Basic Web Pages
In the first chapter, we got acquainted with the Dreamweaver interface. In the second chapter, we learned how to set up a local site to keep track of all our files. This chapter describes how to use the Document window to create and save Web pages ( Figures 3.1 and 3.2 ).
Figure 3.1 The McSweeney's Web site (www.mcsweeneys.net) uses mostly text, but it still looks snappy.
Figure 3.2 Gravity7 (www.gravity7.com) is the home of designer Adrian Chan.
To start with, I'll walk you through creating a simple Web page that uses tables, links, images, and text. We'll also learn how to adjust the properties of a page, including the title and the page background.
In this chapter, we'll learn how to:
- Open a page
- Create a new page
- Add content to a page
- Set the page title
- Adjust the page properties
- Save your work
- Save a copy of your page
- Preview the page in a browser
- Print the page from the browser
- Close the file
This chapter also describes how to select and use colors in Dreamweaver. I'll refer to this material throughout the book.
Creating New Files
You create and open files in Dreamweaver the same way you would in any other program; however, Dreamweaver initially pre sents you with more options.
The Standard toolbar
Dreamweaver features a Standard toolbar you can use for performing basic steps like creating new files or copying text.
To display the Standard toolbar
From the menu bar, select View > Toolbars > Standard (
). The Standard toolbar will appear (
). Windows users can also undock this toolbar (
Figure 3.3 Select View > Toolbars > Standard from the menu bar.
Figure 3.4 The Standard toolbar appears below the Insert bar.
Figure 3.5 The Standard toolbar lets you perform common file and editing functions. Here, I've undocked the toolbar by dragging its handle away from the other toolbars. You can redock it by dragging its handle and re-stacking it with the other toolbars at the top of the window.
Using the Start page
When you start Dreamweaver MX 2004, a screen called the Start page appears in lieu of a blank HTML file ( Figure 3.6 ). This screen offers you a selection of documents you can open or create with a single click: Open a Recent Item; Create New, a list of different file types you can use to create Web documents; and Create From Samples, a variety of starter pages you can save and modify.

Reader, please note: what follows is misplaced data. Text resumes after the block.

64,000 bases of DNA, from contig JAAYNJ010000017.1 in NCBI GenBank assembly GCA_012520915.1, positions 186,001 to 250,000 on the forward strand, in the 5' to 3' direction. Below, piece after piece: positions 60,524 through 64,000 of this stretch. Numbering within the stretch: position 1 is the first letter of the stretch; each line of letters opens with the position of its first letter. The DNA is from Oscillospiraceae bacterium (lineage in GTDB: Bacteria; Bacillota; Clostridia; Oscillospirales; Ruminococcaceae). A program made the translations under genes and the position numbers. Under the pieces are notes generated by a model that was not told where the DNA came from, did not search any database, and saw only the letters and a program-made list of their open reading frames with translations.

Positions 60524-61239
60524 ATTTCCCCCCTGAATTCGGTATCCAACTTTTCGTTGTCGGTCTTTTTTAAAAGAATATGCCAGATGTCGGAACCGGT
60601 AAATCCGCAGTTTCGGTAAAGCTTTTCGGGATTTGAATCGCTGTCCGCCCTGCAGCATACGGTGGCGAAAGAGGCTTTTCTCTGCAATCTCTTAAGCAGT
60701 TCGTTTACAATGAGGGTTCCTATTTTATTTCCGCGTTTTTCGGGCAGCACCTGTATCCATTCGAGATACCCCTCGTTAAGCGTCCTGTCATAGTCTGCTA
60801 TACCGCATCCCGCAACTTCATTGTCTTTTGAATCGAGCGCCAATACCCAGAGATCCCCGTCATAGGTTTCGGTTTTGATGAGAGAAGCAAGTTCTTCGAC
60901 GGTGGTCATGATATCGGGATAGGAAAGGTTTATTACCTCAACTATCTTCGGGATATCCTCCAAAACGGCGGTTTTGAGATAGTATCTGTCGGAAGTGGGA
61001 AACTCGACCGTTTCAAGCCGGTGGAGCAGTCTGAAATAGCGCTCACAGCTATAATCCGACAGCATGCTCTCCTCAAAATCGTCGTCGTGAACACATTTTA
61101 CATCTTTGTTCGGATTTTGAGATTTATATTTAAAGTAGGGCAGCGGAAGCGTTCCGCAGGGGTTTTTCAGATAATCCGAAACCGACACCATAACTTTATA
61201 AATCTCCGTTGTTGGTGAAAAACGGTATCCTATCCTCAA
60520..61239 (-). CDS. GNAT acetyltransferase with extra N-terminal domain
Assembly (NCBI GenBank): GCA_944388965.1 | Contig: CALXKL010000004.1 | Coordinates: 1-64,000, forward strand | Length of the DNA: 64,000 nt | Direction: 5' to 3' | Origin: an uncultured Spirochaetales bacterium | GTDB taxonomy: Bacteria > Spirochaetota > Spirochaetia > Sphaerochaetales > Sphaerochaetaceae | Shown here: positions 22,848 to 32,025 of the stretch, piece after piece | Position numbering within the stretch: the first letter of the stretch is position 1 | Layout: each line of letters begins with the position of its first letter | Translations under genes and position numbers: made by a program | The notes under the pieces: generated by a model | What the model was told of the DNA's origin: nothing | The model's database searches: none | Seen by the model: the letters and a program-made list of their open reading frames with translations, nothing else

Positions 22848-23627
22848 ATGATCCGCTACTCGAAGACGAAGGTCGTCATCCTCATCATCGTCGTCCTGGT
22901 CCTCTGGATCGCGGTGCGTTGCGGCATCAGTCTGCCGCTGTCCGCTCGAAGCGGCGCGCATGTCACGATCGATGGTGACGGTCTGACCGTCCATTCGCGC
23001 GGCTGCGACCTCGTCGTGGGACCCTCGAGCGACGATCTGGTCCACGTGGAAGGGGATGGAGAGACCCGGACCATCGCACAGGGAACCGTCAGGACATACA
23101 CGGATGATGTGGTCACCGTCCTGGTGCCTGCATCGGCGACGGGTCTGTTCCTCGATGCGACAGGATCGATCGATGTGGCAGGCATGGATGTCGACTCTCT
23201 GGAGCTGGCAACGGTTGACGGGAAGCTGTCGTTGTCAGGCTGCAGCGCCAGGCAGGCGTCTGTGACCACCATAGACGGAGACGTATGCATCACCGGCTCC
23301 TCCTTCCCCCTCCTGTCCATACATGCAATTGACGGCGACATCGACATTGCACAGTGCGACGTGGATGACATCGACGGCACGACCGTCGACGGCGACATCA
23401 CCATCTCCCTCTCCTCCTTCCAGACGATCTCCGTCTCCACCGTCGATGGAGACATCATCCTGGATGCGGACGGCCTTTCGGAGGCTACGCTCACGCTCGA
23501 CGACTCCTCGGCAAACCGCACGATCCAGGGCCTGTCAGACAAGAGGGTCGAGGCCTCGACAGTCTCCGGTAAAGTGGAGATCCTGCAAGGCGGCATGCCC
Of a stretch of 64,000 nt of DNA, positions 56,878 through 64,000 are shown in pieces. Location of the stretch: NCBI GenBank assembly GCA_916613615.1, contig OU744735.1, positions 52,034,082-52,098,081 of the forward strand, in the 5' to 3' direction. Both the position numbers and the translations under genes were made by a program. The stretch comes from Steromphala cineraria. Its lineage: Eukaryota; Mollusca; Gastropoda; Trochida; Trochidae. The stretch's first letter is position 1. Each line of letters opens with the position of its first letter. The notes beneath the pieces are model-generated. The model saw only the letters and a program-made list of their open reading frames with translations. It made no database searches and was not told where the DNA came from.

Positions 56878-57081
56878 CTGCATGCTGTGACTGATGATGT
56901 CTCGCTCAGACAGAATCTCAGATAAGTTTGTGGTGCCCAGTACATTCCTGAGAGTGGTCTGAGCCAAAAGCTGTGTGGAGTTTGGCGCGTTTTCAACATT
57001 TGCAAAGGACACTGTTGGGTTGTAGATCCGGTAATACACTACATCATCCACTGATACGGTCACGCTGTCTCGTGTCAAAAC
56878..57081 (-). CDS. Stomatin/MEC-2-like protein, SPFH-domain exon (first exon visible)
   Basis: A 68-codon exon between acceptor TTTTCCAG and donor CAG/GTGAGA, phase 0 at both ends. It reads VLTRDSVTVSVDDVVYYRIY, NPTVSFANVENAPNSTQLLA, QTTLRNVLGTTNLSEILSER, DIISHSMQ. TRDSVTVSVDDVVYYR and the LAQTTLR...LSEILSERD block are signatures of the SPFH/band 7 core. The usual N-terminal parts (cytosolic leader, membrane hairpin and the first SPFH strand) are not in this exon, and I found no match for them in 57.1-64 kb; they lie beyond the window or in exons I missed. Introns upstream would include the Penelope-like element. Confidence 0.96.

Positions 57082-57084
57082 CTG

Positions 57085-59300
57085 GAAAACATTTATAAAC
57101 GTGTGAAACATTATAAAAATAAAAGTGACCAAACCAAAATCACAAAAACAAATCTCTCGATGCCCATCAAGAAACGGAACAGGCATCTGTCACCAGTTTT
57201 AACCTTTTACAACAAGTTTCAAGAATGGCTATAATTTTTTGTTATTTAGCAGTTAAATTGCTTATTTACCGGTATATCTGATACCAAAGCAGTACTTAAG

Figure 3.6 The Start page offers you the option of creating new files, opening recently used pages, or selecting a starter page to work with.
To create a new page from the Start page
For a basic Web page, click HTML under the Create New column (
Figure 3.7 Here's a detail of the Start page, listing the selections of new documents you can create. Click More . . . to list even more file types to work with.
If you'd like to start with a file whose format isn't on the Create New list, click More. The New Document dialog box will appear; see the next few sections for details about the options there.
Creating new pages and using the New Document dialog box
You can create a new file at any time using the New Document dialog box. You can jump straight to the New Document dialog box even if the Start page is open.
To create a new file
- From the Document window menu bar, select File > New, or press Ctrl+N (Command+N). The New Document dialog box will appear (
Figure 3.8 The New Document dialog box presents a daunting array of choices. For a regular old Web page, select Basic Page, HTML.
- To create a regular HTML file, click on Basic Page in the Category list and HTML in the Basic Page list.
- Click Create. A new, blank document will appear.
What are all those other file types?
Besides HTML, you can create and edit many other types of files in Dreamweaver ( Figure 3.9 ). If you're not working with a database, you'll probably stick with HTML. If you need to create another type of file, such as ASP, you can edit the page as you would any other. If you're working on a dynamic site, talk to your database team to find out what other settings to use.
Figure 3.9 These other page types are used with databases, dynamic content, CGI scripts, and other server-side technologies.
Aside from basic and dynamic blank pages, you can also choose from a variety of starter designs, as described in the next section. These are listed in the various Page Designs categories, as well as under Framesets and CSS Style Sheets.
Framesets are page designs that incorporate frames. Frames require a bit more file management than regular pages, because they're comprised of several documents displayed in one browser window. These are described in Chapter 13. CSS Style Sheets and Page Designs (CSS) start you off with some type styles, as described in Chapter 11.
If you select Other in the Category list, you can choose other document formats, including plain text and a variety of script file types ( Figure 3.10 ).
Figure 3.10 The Other category lists script file types and plain text files, among other things.